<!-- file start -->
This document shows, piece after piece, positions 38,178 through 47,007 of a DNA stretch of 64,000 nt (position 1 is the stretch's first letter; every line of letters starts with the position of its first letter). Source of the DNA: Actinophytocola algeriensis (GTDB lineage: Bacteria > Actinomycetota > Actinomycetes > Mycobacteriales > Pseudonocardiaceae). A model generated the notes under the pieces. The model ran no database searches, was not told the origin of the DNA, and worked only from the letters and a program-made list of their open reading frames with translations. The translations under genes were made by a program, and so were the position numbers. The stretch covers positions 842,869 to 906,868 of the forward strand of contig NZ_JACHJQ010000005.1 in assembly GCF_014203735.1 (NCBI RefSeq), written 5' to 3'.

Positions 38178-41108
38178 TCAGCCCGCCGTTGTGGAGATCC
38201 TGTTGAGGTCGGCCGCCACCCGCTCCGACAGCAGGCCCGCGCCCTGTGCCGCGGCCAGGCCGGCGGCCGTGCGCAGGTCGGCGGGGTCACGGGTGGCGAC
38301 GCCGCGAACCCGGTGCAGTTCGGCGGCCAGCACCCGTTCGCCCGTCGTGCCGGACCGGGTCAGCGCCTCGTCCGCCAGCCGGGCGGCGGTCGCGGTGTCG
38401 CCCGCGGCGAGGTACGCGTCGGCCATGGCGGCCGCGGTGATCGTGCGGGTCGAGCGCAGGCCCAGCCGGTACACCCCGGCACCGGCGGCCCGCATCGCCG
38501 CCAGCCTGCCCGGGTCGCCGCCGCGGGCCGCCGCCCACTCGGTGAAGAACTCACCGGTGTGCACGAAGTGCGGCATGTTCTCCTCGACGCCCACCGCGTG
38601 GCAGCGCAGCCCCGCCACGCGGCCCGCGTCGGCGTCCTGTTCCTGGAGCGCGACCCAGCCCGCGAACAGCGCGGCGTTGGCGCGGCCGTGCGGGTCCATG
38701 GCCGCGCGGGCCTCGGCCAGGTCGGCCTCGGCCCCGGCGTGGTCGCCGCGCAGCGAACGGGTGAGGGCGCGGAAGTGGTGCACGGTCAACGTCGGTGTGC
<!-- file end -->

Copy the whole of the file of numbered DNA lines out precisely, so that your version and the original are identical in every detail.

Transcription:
This document shows, piece after piece, positions 38,178 through 47,007 of a DNA stretch of 64,000 nt (position 1 is the stretch's first letter; every line of letters starts with the position of its first letter). Source of the DNA: Actinophytocola algeriensis (GTDB lineage: Bacteria > Actinomycetota > Actinomycetes > Mycobacteriales > Pseudonocardiaceae). A model generated the notes under the pieces. The model ran no database searches, was not told the origin of the DNA, and worked only from the letters and a program-made list of their open reading frames with translations. The translations under genes were made by a program, and so were the position numbers. The stretch covers positions 842,869 to 906,868 of the forward strand of contig NZ_JACHJQ010000005.1 in assembly GCF_014203735.1 (NCBI RefSeq), written 5' to 3'.

Positions 38178-41108
38178 TCAGCCCGCCGTTGTGGAGATCC
38201 TGTTGAGGTCGGCCGCCACCCGCTCCGACAGCAGGCCCGCGCCCTGTGCCGCGGCCAGGCCGGCGGCCGTGCGCAGGTCGGCGGGGTCACGGGTGGCGAC
38301 GCCGCGAACCCGGTGCAGTTCGGCGGCCAGCACCCGTTCGCCCGTCGTGCCGGACCGGGTCAGCGCCTCGTCCGCCAGCCGGGCGGCGGTCGCGGTGTCG
38401 CCCGCGGCGAGGTACGCGTCGGCCATGGCGGCCGCGGTGATCGTGCGGGTCGAGCGCAGGCCCAGCCGGTACACCCCGGCACCGGCGGCCCGCATCGCCG
38501 CCAGCCTGCCCGGGTCGCCGCCGCGGGCCGCCGCCCACTCGGTGAAGAACTCACCGGTGTGCACGAAGTGCGGCATGTTCTCCTCGACGCCCACCGCGTG
38601 GCAGCGCAGCCCCGCCACGCGGCCCGCGTCGGCGTCCTGTTCCTGGAGCGCGACCCAGCCCGCGAACAGCGCGGCGTTGGCGCGGCCGTGCGGGTCCATG
38701 GCCGCGCGGGCCTCGGCCAGGTCGGCCTCGGCCCCGGCGTGGTCGCCGCGCAGCGAACGGGTGAGGGCGCGGAAGTGGTGCACGGTCAACGTCGGTGTGC